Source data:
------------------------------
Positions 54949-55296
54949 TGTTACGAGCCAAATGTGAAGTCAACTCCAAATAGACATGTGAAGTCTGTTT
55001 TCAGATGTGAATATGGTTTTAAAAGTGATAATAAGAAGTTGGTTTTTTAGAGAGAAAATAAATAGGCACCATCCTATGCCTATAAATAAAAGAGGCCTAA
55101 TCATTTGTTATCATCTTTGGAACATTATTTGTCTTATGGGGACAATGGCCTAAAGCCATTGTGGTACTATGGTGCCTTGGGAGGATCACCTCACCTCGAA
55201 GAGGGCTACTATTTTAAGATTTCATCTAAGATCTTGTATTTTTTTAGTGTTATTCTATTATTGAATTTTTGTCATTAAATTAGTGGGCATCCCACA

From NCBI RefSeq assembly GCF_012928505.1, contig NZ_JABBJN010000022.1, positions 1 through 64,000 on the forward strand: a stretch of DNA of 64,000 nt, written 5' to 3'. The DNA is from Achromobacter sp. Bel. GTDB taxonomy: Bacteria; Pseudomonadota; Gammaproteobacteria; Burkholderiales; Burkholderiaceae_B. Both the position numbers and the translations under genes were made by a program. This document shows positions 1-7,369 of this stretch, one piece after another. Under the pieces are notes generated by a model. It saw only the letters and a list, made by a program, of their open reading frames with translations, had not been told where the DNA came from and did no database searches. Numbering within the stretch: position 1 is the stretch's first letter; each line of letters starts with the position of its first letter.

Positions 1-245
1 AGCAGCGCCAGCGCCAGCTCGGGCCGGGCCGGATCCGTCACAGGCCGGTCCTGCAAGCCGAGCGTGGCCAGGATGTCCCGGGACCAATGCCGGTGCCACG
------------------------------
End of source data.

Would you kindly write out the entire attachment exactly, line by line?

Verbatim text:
Positions 54949-55296
54949 TGTTACGAGCCAAATGTGAAGTCAACTCCAAATAGACATGTGAAGTCTGTTT
55001 TCAGATGTGAATATGGTTTTAAAAGTGATAATAAGAAGTTGGTTTTTTAGAGAGAAAATAAATAGGCACCATCCTATGCCTATAAATAAAAGAGGCCTAA
55101 TCATTTGTTATCATCTTTGGAACATTATTTGTCTTATGGGGACAATGGCCTAAAGCCATTGTGGTACTATGGTGCCTTGGGAGGATCACCTCACCTCGAA
55201 GAGGGCTACTATTTTAAGATTTCATCTAAGATCTTGTATTTTTTTAGTGTTATTCTATTATTGAATTTTTGTCATTAAATTAGTGGGCATCCCACA

From NCBI RefSeq assembly GCF_012928505.1, contig NZ_JABBJN010000022.1, positions 1 through 64,000 on the forward strand: a stretch of DNA of 64,000 nt, written 5' to 3'. The DNA is from Achromobacter sp. Bel. GTDB taxonomy: Bacteria; Pseudomonadota; Gammaproteobacteria; Burkholderiales; Burkholderiaceae_B. Both the position numbers and the translations under genes were made by a program. This document shows positions 1-7,369 of this stretch, one piece after another. Under the pieces are notes generated by a model. It saw only the letters and a list, made by a program, of their open reading frames with translations, had not been told where the DNA came from and did no database searches. Numbering within the stretch: position 1 is the stretch's first letter; each line of letters starts with the position of its first letter.

Positions 1-245
1 AGCAGCGCCAGCGCCAGCTCGGGCCGGGCCGGATCCGTCACAGGCCGGTCCTGCAAGCCGAGCGTGGCCAGGATGTCCCGGGACCAATGCCGGTGCCACG